The diagnosis and management of rectal cancer: expert discussion and recommendations derived from the 9th World Congress on Gastrointestinal Cancer, Barcelona, 2007.
Van Cutsem E., Dicato M., Haustermans K., Arber N., Bosset J-F., Cunningham D., De Gramont A., Diaz-Rubio E., Ducreux M., Goldberg R., Glynne-Jones R., Haller D., Kang Y-K., Kerr D., Labianca R., Minsky BD., Moore M., Nordlinger B., Rougier P., Scheithauer W., Schmoll H-J., Sobrero A., Tabernero J., Tempero M., Van de Velde C., Zalcberg J.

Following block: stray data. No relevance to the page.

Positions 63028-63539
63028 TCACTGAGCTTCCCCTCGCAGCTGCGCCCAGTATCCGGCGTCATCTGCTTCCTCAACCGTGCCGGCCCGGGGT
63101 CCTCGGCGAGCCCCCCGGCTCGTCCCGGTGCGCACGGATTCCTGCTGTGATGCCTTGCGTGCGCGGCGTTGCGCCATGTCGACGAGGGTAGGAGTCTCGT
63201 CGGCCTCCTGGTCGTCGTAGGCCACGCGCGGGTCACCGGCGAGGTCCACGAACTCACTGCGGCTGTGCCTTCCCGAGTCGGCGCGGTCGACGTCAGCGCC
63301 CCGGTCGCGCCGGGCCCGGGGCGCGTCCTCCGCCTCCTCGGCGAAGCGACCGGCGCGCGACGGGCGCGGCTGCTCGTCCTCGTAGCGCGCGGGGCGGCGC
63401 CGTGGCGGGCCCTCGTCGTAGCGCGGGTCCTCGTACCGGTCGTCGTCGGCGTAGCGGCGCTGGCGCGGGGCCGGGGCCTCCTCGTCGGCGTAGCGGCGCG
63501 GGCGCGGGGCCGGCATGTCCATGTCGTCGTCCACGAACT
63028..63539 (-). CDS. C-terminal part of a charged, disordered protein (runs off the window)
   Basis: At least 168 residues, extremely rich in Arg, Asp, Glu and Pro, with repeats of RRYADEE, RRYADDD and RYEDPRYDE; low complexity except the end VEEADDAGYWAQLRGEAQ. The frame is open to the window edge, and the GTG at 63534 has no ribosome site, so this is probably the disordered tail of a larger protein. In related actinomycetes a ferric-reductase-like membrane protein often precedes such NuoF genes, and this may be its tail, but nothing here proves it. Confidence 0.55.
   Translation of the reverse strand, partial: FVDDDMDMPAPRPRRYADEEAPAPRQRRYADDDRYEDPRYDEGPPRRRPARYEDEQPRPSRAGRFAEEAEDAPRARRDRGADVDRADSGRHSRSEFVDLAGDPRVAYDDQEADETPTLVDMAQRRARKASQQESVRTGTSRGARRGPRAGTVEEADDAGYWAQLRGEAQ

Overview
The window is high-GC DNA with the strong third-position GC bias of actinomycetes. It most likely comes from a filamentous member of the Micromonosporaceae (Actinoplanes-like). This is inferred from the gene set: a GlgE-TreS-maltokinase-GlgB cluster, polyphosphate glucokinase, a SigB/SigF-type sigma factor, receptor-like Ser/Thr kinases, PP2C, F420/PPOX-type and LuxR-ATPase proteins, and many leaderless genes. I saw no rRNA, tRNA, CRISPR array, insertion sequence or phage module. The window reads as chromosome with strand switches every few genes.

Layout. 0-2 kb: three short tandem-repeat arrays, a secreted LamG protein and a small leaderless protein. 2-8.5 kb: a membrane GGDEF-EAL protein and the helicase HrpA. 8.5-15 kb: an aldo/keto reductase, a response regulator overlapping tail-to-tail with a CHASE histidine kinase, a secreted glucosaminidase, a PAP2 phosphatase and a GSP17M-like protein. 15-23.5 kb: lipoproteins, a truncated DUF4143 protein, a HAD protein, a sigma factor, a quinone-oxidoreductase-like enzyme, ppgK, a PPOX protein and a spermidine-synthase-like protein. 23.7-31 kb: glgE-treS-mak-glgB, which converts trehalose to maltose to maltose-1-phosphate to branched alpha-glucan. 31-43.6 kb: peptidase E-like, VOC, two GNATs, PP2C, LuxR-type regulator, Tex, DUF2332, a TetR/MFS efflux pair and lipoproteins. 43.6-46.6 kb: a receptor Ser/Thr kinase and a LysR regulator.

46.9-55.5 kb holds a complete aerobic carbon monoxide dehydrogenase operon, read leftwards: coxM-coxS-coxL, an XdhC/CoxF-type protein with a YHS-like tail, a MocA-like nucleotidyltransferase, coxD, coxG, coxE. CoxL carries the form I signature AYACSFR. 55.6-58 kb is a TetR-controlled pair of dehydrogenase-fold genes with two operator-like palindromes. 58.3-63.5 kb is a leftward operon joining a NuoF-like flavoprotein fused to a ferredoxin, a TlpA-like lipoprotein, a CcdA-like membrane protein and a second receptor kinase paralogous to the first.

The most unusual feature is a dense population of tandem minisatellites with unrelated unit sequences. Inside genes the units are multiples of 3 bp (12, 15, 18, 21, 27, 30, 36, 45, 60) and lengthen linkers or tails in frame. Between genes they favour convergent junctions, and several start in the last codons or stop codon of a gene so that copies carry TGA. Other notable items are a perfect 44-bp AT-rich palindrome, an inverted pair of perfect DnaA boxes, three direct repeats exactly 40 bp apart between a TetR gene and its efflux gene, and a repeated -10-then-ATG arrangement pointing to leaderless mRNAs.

Knowledge of the biology and management of rectal cancer continues to improve. A multidisciplinary approach to a patient with rectal cancer by an experienced expert team is mandatory, to assure optimal diagnosis and staging, surgery, selection of the appropriate neo-adjuvant and adjuvant strategy and chemotherapeutic management. Moreover, optimal symptom management also requires a dedicated team of health care professionals. The introduction of total mesorectal excision has been associated with a decrease in the rate of local failure after surgery. High quality surgery and the achievement of pathological measures of quality are a prerequisite to adequate locoregional control. There are now randomized data in favour of chemoradiotherapy or short course radiotherapy in the preoperative setting. Preoperative chemoradiotherapy is more beneficial and has less toxicity for patients with resectable rectal cancer than postoperative chemoradiotherapy. Furthermore chemoradiotherapy leads also to downsizing of locally advanced rectal cancer. New strategies that decrease the likelihood of distant metastases after initial treatment need be developed with high priority. Those involved in the care for patients with rectal cancer should be encouraged to participate in well-designed clinical trials, to increase the evidence-based knowledge and to make further progress. Health care workers involved in the care of rectal cancer patients should be encouraged to adopt quality control processes leading to increased expertise.